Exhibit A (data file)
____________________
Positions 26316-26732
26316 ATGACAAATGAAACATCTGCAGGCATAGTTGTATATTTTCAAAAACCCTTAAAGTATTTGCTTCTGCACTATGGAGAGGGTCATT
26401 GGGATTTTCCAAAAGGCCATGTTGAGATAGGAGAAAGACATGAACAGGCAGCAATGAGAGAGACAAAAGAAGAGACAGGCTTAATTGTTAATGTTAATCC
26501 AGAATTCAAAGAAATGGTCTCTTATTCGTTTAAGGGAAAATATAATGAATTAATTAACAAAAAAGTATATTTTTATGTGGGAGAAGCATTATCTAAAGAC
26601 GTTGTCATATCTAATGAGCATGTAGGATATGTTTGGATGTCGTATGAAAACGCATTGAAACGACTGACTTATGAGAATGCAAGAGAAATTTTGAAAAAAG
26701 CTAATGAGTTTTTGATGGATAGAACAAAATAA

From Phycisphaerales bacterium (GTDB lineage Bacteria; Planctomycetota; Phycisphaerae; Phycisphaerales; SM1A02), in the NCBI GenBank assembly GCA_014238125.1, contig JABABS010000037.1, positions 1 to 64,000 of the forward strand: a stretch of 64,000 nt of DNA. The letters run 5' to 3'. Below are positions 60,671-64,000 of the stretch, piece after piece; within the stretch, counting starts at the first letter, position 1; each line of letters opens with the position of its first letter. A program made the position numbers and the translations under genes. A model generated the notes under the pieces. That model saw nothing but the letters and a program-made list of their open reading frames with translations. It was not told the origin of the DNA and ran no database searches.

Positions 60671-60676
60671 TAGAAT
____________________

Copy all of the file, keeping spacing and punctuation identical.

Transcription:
Positions 26316-26732
26316 ATGACAAATGAAACATCTGCAGGCATAGTTGTATATTTTCAAAAACCCTTAAAGTATTTGCTTCTGCACTATGGAGAGGGTCATT
26401 GGGATTTTCCAAAAGGCCATGTTGAGATAGGAGAAAGACATGAACAGGCAGCAATGAGAGAGACAAAAGAAGAGACAGGCTTAATTGTTAATGTTAATCC
26501 AGAATTCAAAGAAATGGTCTCTTATTCGTTTAAGGGAAAATATAATGAATTAATTAACAAAAAAGTATATTTTTATGTGGGAGAAGCATTATCTAAAGAC
26601 GTTGTCATATCTAATGAGCATGTAGGATATGTTTGGATGTCGTATGAAAACGCATTGAAACGACTGACTTATGAGAATGCAAGAGAAATTTTGAAAAAAG
26701 CTAATGAGTTTTTGATGGATAGAACAAAATAA

From Phycisphaerales bacterium (GTDB lineage Bacteria; Planctomycetota; Phycisphaerae; Phycisphaerales; SM1A02), in the NCBI GenBank assembly GCA_014238125.1, contig JABABS010000037.1, positions 1 to 64,000 of the forward strand: a stretch of 64,000 nt of DNA. The letters run 5' to 3'. Below are positions 60,671-64,000 of the stretch, piece after piece; within the stretch, counting starts at the first letter, position 1; each line of letters opens with the position of its first letter. A program made the position numbers and the translations under genes. A model generated the notes under the pieces. That model saw nothing but the letters and a program-made list of their open reading frames with translations. It was not told the origin of the DNA and ran no database searches.

Positions 60671-60676
60671 TAGAAT